A group of academics at around 10:30 am on Monday, 23 November 2015, submitted a letter to Gen Prayut Chan-o-cha, the junta leader and Prime Minister, demanding the junta stop harassing and intimidating academics.
The letter was signed by about 300 leading academics, such as Anusorn Unno, a lecturer from the Humanities Faculty of Thammasat University, Kasian Tejapira and Prajak Kongkirati, renowned political science lecturers from Thammasat, and Pitch Pongsawat, a political scientist from Chulalongkorn University.
The foreign academics who signed the letter include Duncan McCargo, a political science from Leeds University, UK, known for his research on Thailand, Craig Reynolds, a renowned historian on mainland Southeast Asia from Australian National University (ANU), and Andrew Walker, a lecturer on Southeast Asian studies from ANU.
The letter was accepted by Suksawad Suwannawong, the chief of the people’s service centre of the Prime Minister's Office.
At the event, Anusorn read out the joint statement to the junta leader.
“We maintain that universities are not military barracks, but a place of knowledge to exchange and debate with logic and facts,” read Anusorn. “We maintain that Thailand is not a concentration camp. Thai people have different political thoughts and beliefs.”
According to Prachatham News, Glyn T. Davies, the current US Ambassador to Thailand, expressed concerns about academic freedom in Thailand at the Global Entrepreneurship Week in Chiang Mai on 20 November 2015.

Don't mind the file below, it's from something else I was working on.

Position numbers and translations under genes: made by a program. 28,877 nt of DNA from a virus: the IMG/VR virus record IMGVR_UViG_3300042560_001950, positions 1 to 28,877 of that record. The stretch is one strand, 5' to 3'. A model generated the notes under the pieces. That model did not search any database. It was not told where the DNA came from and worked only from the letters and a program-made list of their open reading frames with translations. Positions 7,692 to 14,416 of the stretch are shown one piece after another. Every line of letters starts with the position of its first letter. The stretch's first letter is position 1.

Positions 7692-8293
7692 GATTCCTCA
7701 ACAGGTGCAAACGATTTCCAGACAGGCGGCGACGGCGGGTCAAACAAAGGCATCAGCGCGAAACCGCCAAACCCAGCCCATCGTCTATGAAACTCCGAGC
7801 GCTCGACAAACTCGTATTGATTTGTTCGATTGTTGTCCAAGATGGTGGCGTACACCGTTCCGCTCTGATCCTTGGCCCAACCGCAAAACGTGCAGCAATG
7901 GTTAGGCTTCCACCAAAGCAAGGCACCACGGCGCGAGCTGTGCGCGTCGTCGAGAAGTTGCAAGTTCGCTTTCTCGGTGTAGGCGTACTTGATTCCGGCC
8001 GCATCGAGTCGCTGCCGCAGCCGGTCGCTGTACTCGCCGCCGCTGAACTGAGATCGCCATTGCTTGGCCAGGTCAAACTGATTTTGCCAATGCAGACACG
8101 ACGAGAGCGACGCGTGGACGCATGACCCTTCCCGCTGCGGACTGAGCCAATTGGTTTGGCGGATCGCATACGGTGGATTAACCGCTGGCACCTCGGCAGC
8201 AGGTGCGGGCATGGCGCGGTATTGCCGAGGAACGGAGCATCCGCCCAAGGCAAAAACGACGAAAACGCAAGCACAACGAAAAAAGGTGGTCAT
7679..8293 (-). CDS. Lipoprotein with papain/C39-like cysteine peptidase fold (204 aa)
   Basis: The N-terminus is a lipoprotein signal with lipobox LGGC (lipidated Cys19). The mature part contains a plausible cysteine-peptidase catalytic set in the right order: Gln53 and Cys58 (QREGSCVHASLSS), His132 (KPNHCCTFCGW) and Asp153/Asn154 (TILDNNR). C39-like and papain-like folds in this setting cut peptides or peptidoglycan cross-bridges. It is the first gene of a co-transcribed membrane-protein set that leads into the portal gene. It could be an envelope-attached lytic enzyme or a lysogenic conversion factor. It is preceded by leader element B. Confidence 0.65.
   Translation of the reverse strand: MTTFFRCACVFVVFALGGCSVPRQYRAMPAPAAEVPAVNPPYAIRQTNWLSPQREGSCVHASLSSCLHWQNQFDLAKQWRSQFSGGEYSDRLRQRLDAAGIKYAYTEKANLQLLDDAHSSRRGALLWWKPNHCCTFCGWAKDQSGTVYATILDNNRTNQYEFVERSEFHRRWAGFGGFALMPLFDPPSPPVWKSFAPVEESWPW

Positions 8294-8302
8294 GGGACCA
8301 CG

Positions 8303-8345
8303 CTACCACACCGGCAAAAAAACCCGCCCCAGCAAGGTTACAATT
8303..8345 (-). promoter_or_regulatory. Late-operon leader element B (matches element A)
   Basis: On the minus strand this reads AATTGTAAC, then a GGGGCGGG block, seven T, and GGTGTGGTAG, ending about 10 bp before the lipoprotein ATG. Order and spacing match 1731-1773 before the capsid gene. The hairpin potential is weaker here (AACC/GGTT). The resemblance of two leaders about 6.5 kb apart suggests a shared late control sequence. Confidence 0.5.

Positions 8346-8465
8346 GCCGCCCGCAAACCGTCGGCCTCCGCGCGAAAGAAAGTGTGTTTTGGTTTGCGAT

“We are concerned about the summons issued academics. Freedom of expression and of assembly will make Thailand stronger when people can talk, express opinions, and cultivate from it for future of the country,” Prachatham quoted the American ambassador as saying.
Yesterday, a network of 50 academics, physicians, and others from the southern province of Songkhla issued a joint statement addressed to the Thai military government after several academics last week were accused of violating the National Council for Peace and Order (NCPO) ban on political gatherings.
“The citizen network of Songkhla urges the NCPO to stop infringing upon academic freedom. Universities are not military camps,” said the joint statement.
Police from Chang Puak Police Station in northern Chiang Mai Province on 11 November issued summons for Attachak Sattayanurak, a history lecturer from Chiang Mai University, and several other academics.
The summons states that Attachak and other fellow academics participated in a political gathering which violated the junta’s National Council for Peace and Order (NCPO) Order No. 3/2015, which bans any political gathering of five or more persons.
Attachak said that the summons was issued in relation to a joint statement of a network of academics countrywide, which he read out in a public lecture hall on 31 October 2015. The statement urges the Thai junta not to intervene in academic freedom, saying that ‘universities are not military camps’.
Academics submitting a letter to Gen Prayut Chan-o-cha, the junta leader and Prime Minister, urging the military government not to infringe upon academic freedom (courtesy of Seri Nonthri)